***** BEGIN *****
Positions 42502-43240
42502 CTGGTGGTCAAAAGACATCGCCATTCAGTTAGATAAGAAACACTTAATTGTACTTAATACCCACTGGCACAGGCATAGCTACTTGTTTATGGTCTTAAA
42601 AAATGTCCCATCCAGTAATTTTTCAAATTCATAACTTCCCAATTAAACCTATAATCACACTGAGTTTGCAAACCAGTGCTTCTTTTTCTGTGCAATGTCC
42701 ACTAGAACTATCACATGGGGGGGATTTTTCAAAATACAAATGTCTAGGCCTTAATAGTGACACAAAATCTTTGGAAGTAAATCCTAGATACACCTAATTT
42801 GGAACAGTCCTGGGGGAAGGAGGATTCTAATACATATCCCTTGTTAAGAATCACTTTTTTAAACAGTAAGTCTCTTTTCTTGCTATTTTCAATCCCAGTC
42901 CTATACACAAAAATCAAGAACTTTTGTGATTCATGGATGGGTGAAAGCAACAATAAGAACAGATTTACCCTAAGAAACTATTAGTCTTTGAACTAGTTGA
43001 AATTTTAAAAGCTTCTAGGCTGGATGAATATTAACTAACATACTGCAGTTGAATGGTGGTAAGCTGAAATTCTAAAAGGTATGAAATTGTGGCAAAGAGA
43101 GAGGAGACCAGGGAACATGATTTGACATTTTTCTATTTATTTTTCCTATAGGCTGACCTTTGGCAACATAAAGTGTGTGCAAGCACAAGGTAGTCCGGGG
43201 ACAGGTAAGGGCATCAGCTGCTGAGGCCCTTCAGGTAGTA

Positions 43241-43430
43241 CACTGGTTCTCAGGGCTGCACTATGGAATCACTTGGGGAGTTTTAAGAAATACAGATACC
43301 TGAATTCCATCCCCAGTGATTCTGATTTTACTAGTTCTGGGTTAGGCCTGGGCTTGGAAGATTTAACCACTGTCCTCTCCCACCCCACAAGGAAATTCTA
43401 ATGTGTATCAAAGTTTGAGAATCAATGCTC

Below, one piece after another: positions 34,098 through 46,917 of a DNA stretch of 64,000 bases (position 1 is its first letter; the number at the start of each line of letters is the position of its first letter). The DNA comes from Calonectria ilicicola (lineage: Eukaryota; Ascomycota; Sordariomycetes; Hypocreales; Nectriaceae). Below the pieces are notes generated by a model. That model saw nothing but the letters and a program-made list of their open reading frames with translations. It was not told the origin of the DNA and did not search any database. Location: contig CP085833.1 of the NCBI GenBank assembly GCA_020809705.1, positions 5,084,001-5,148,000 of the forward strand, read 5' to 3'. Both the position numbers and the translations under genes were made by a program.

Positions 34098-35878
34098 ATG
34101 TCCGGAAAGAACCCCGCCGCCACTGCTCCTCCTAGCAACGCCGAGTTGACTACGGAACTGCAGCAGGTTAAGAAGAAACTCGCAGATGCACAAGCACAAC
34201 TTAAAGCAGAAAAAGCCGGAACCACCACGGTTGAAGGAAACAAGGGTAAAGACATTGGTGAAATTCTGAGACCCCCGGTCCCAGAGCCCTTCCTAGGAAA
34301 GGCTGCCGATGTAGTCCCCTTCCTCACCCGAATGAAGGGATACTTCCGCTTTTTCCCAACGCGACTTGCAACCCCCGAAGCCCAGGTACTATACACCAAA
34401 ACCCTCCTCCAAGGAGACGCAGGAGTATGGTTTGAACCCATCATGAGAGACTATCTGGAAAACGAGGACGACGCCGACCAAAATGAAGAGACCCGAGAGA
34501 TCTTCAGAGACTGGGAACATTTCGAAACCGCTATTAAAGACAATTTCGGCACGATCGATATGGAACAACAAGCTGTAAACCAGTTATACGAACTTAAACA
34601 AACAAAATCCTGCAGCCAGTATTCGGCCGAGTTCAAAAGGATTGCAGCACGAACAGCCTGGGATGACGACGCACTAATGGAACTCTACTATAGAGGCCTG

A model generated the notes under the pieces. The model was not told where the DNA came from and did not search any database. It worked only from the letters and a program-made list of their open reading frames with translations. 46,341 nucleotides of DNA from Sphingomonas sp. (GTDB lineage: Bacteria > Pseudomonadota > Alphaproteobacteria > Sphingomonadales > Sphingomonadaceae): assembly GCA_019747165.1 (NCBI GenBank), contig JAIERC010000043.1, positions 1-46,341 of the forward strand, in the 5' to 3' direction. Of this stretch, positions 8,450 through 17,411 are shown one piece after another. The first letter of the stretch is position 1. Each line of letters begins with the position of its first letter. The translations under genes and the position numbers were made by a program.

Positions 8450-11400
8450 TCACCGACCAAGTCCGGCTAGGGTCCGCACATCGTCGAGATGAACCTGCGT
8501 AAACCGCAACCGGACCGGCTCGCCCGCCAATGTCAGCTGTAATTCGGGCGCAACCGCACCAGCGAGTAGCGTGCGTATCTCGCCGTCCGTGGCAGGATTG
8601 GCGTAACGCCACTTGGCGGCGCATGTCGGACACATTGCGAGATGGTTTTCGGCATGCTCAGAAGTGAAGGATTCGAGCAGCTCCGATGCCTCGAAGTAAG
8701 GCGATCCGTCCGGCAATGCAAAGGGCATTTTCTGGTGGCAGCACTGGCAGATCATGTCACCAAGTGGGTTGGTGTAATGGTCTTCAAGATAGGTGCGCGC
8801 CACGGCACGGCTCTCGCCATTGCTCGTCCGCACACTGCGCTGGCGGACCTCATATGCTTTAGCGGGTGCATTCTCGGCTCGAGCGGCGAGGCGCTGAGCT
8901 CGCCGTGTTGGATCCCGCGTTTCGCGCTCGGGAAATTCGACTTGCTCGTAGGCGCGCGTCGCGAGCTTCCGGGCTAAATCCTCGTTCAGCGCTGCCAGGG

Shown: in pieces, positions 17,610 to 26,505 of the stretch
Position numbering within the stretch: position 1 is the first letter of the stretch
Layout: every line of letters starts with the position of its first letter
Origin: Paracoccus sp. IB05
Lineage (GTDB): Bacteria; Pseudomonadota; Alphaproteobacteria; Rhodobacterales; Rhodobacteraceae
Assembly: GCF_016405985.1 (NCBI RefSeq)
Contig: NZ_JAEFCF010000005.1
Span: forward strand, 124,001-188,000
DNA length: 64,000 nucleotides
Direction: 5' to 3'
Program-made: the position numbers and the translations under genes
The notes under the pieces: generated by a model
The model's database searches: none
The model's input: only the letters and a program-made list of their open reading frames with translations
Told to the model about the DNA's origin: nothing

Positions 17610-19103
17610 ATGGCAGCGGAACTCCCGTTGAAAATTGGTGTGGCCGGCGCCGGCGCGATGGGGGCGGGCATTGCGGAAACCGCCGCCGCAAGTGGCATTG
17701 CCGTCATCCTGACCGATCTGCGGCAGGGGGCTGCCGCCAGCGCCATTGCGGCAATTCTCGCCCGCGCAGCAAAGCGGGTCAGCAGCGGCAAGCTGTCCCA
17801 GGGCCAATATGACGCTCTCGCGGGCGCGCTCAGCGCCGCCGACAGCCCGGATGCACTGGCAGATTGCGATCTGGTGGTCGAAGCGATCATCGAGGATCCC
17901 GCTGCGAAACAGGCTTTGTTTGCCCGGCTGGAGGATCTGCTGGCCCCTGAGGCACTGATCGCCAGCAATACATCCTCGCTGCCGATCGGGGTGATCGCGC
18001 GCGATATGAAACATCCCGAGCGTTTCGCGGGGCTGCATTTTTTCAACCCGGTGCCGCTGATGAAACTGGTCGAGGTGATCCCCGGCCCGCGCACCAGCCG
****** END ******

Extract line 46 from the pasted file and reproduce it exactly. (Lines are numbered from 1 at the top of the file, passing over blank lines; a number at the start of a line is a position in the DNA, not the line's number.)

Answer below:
Positions 17610-19103